Publish and Perish – Part One
I recently received a flurry of emails from participants in the World Interplay Festival of 2001. These are young playwrights from around the world whom I worked with when I was the Canadian delegate to this festival that runs every two years in Australia. Only now, of course, eleven years later, most of them are at the next stage of their careers. They’re not so young anymore and are becoming established in their various countries.
If there is a universal concern shared by these emerging playwrights and myself, it is the sad and worsening state of publishing that seems to be pretty much the same wherever you go. I shared my situation with them and thought I’d share it here. It’s rather lengthy, so I’ve broken it into two parts, the first having to do mostly with play publishing, the second with poetry.
My situation: 10 years into a two book publishing deal with a reputable Canadian publisher, I received my Royalty Statement last week and learned that I am now at a balance of -$239.53. This is presumably good news, showing positive growth from last year’s figure of -$249.06. It looks to me like I made $9.53 last year.
At this clip, in 23 years or so I will be out of the red and into the black.
One of the books in question is my old chestnut, Some Assembly Required. It was originally published by another publisher. Although the play has received scores of productions, at least one a year in the 18 years since I wrote it, and although it was a finalist for the Governor General’s Award, when the initial printing sold out, that publisher decided not to reprint it. I never understood that, other than to think of it as being a typically Canadian decision: that thing is too successful. We want no part of it! If nothing else, at least that decision made the play available for the other publisher with whom I now am in a negative variance.
Don’t get me wrong. It’s not like anyone is purposely trying to rip me off. Sadly, it’s just how it is. There’s no skullduggery here as far as I know. Anyone involved in the book publishing industry these days must be driven by only the fuzziest of romantic notions of a world that has books in it. Canadian plays published and on the shelf is a laudable dream. It’s no one’s fault. The reality is there’s just no money involved. We simply don’t have the numbers. It’s just how it is.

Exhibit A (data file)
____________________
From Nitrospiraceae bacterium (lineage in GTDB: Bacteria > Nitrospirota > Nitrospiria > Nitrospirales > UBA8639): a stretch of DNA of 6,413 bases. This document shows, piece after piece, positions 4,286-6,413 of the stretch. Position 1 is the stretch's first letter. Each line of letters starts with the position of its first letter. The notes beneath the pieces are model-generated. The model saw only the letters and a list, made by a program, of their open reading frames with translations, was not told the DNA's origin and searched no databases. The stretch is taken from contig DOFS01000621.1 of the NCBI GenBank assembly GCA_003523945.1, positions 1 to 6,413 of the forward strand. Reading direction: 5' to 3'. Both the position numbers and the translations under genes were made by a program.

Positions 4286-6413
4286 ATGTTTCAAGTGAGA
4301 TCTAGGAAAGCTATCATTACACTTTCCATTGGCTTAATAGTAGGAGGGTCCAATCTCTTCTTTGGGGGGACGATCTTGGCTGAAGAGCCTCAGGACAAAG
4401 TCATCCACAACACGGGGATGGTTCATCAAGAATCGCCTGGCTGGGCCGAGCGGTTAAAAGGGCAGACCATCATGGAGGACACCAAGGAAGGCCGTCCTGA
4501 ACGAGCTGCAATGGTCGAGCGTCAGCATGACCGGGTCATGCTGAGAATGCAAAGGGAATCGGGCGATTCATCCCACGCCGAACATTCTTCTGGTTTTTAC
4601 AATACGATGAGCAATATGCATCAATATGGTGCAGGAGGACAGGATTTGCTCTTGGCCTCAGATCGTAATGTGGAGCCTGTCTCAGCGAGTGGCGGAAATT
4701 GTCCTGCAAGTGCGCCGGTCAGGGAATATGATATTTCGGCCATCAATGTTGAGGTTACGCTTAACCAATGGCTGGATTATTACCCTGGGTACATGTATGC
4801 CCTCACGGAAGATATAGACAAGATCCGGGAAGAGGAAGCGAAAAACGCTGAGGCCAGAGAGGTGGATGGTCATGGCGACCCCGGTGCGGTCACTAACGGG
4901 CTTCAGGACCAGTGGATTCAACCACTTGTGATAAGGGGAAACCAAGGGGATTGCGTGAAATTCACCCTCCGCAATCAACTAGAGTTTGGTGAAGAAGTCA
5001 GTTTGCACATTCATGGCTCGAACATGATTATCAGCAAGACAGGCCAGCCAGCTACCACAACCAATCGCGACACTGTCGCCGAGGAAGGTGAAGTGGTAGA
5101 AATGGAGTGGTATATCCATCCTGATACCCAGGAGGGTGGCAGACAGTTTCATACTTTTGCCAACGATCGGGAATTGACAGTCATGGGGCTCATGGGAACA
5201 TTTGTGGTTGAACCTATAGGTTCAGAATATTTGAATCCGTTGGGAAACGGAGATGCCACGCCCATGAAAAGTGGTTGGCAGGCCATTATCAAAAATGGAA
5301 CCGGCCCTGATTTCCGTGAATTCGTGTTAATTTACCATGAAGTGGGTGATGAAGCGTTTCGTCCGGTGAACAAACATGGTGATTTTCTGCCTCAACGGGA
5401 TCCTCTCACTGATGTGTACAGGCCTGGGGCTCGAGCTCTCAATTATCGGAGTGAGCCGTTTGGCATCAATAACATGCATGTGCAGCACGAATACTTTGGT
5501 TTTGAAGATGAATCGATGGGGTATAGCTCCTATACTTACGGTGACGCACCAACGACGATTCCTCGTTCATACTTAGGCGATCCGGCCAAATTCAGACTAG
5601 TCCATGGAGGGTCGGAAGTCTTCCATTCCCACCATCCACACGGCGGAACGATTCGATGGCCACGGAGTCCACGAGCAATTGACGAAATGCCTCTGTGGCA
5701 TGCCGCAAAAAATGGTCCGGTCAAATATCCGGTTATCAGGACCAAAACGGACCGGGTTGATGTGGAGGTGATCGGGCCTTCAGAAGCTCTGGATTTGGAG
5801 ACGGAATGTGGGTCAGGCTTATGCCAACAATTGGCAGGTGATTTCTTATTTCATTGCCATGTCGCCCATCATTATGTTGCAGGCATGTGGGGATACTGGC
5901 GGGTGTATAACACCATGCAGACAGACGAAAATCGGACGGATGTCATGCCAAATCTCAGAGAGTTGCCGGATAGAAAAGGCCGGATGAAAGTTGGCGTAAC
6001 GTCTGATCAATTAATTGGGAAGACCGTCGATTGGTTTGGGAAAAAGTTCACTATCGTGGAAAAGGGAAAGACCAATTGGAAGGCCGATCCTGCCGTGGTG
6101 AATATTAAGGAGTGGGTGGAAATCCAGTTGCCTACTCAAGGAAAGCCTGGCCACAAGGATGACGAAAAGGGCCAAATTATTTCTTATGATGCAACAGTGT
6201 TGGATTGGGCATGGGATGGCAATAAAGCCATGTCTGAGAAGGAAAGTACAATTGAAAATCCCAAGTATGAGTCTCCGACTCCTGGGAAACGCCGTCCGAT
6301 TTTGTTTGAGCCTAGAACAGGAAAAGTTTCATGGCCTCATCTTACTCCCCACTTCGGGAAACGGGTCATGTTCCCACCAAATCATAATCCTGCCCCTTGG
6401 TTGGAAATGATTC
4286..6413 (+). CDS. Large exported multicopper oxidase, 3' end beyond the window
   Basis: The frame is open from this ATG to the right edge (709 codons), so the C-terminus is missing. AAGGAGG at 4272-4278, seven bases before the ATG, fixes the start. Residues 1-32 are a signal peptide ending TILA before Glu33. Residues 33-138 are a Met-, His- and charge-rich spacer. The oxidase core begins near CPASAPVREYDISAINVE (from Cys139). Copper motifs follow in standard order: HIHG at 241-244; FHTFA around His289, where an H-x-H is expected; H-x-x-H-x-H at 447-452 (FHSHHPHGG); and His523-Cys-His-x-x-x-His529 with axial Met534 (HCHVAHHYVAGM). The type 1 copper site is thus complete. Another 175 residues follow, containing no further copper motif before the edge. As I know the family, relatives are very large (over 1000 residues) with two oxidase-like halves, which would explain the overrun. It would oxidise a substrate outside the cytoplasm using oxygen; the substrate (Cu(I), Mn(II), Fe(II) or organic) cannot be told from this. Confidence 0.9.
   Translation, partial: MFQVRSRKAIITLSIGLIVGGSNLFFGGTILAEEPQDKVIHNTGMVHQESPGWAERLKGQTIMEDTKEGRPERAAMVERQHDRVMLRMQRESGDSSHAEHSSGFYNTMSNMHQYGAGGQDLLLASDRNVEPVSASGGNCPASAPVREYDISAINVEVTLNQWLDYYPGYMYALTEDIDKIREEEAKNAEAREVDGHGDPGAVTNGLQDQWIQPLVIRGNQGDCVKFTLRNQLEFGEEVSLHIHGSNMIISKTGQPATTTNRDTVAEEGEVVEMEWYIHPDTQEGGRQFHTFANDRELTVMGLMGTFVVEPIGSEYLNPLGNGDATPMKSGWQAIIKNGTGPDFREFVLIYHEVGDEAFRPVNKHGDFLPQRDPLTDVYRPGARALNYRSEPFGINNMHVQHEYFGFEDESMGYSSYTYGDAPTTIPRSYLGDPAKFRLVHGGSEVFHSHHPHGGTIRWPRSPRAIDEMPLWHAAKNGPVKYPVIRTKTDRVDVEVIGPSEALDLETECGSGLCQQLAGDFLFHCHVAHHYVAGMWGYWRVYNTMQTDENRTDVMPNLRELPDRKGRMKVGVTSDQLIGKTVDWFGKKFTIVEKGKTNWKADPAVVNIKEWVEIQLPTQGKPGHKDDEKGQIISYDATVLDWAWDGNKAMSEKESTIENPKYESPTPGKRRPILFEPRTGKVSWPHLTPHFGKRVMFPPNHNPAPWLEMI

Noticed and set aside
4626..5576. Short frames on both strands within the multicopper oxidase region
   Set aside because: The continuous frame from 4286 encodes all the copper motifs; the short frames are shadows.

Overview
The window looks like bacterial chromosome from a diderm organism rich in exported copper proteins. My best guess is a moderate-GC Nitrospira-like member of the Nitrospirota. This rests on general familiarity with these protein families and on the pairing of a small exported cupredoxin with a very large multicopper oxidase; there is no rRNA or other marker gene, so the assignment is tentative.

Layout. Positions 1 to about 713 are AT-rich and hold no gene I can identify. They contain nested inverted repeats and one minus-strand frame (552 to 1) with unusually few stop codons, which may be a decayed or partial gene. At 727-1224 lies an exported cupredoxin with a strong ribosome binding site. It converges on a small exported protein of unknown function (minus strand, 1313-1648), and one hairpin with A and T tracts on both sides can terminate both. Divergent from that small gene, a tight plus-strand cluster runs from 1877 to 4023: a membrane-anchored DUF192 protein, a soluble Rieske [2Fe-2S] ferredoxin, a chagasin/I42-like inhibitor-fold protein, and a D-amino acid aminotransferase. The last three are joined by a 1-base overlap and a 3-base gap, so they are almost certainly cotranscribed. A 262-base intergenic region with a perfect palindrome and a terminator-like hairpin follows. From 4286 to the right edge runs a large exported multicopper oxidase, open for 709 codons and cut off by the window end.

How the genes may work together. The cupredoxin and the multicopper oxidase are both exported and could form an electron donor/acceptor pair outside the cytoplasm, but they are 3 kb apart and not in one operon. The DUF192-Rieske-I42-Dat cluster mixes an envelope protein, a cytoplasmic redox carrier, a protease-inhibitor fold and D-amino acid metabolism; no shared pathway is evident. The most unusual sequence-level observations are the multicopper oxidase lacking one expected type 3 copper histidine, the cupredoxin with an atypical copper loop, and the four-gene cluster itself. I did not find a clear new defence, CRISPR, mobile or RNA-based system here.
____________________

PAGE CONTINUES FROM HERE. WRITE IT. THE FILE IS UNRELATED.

So when my friend Michael J. Finner approached me almost five years ago with the hair-brained scheme of starting our own publishing company, I thought I could hardly do worse than I was already doing, and so B House Publications was born.
We chose as our entry point into the madness my play Writer’s Block. To make a long story short, we had the play in the lobby on opening night and we sold more copies than I thought possible. A subsequent launch of the book at the Auburn Saloon made the book a virtual best seller in Calgary. Thanks to a generous contract I negotiated with myself, I was in at about a 25% royalty. You can clearly see that even selling one copy of the book would put me miles ahead of where I am with my other publishers. As far as play publishing goes, I did quite well on that book. Don’t get too excited, though. All in all we’re only talking a couple hundred copies.
Suddenly we had a publishing company and now there was work to be done. It was never my intention for B House to be a vanity press. As was the case with T.S. Elliott and Faber and Faber, I thought it would be permissible for me to publish with my own company as long as we were publishing other writers as well, and I was publishing with other presses, which I have done.
In the world of drama, we published a book I am very proud of, Lindsay Burns’ two marvelous scripts, Dough and the Vajayjay Monologues. I have had many conversations with Calgary playwrights (we think of ourselves as a Calgary only publisher) and as far as I know we are now moving forward, roughly at the speed of a glacier, with works by Ethan Cole, Jason Long and Neil Fleming. I hope before too long we come out with books by these fine Calgary playwrights, and others yet to be identified.
In the meanwhile, B House published another play of mine, Queen Lear. Again, we had it in the lobby on opening night. Again, I made more money than I could have hoped for from a “real” publisher. But that’s as far as it’s gone in drama publishing, as this point in time.
I should mention that the name of the company, B House, is a frank if somewhat tongue in cheek admission that we wouldn’t think of ourselves as anyone’s “A” choice. I encourage the writers who come to me to exhaust other possibilities and only come to us as a last resort. “Start with Random House! Start with Frontenac!” We have no resources, no marketing, no one to maintain the website, no one to pick up the phone, no phone on any account, no one who even knows how to create an invoice. More and more, the company is sliding into the deep abyss of “a great creative venture marred by the absence of any organizing principle or anyone who knows how to do or is willing to do what the fuck needs to be done.”
Yet, B House has had something of a resurgence thank to the very rich poetry scene here in Calgary. I will pick up on this theme in my next post . . . coming to you a few days from now.
Thanks for reading!